October 2016: Journal of Physiotherapy
Nicholas D Hughes, S José Closs, Kate Flemming, Michael I Bennett
PURPOSE: The aim of the study is to ascertain the views of specialist palliative care professionals on patient self-management of cancer pain in order to inform the development of a new educational intervention to support self-management. METHODS: This is a qualitative research study using focus group interviews. RESULTS: Participants viewed self-management of cancer pain as desirable and achievable but also as something that could be problematic...
August 24, 2016: Supportive Care in Cancer: Official Journal of the Multinational Association of Supportive Care in Cancer
Clair M Jacobs, Beth J Guildford, Warren Travers, Megan Davies, Lance M McCracken
This study aimed to investigate the impact of a brief psychologically informed physiotherapy training (PIPT) course on physiotherapists' attitudes and beliefs towards working with people with chronic pain. Specifically, the training aimed to help the participants better recognise the role of psychosocial factors in chronic pain and to better target the key processes of the psychological flexibility (PF) model in their treatment interactions. A total of 26 physiotherapists working in an outpatient musculoskeletal (MSK) department participated in the 7-hour training session...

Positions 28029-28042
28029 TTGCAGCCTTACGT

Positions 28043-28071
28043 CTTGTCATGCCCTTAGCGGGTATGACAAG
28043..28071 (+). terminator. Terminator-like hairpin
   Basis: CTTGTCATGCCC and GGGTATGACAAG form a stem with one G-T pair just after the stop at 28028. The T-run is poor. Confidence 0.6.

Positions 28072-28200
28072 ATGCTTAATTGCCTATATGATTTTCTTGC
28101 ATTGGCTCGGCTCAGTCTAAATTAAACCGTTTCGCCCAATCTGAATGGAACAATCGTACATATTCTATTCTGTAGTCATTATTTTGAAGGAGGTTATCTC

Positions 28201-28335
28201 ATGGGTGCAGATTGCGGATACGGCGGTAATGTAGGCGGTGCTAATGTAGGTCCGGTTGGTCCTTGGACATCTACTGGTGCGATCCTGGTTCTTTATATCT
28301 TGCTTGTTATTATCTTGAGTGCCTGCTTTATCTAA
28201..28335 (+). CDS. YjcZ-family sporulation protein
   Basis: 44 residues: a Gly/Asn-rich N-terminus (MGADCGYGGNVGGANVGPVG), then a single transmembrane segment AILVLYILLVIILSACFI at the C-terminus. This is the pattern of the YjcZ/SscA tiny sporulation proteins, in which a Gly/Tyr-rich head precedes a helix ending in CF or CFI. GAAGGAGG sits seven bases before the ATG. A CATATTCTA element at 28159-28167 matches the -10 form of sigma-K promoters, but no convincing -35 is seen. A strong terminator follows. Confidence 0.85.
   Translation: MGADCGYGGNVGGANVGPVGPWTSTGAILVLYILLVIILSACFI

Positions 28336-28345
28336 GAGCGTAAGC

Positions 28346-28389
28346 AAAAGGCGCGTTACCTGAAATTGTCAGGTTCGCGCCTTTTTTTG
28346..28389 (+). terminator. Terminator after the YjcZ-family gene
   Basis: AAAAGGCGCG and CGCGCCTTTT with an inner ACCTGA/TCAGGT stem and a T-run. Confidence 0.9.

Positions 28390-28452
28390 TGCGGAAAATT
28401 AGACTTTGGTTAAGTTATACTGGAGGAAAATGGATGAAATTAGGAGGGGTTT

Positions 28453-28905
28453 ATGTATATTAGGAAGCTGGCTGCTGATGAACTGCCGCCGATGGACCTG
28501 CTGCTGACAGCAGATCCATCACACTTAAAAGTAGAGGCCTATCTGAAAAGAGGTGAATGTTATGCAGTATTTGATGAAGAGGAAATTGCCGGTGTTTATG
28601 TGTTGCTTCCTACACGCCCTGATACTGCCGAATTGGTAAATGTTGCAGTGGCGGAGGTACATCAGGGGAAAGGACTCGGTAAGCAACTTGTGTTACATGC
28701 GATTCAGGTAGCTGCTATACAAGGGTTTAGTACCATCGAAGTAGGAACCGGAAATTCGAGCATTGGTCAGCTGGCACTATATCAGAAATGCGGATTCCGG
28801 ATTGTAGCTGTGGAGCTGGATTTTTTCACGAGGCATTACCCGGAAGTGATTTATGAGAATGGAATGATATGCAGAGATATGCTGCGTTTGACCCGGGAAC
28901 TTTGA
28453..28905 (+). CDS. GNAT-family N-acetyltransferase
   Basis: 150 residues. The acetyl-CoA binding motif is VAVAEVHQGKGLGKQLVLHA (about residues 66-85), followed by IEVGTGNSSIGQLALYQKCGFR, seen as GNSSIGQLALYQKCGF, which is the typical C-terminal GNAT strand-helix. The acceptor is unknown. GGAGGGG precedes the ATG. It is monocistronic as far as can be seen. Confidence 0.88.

February 2016: British Journal of Pain
Esther F Afolalu, Corran Moore, Fatanah Ramlee, Claire E Goodchild, Nicole K Y Tang
STUDY OBJECTIVES: Dysfunctional beliefs and attitudes about sleep is a cognitive-behavioral factor central to the development and perpetuation of insomnia. Previous works to unravel the complex interrelationship between pain and insomnia have not explored the role of inflexible beliefs about the sleep-pain interaction, possibly due to a lack of a valid instrument for doing so. The current study evaluated the psychometric and functional properties of a 10-item Pain-Related Beliefs and Attitudes about Sleep (PBAS) scale...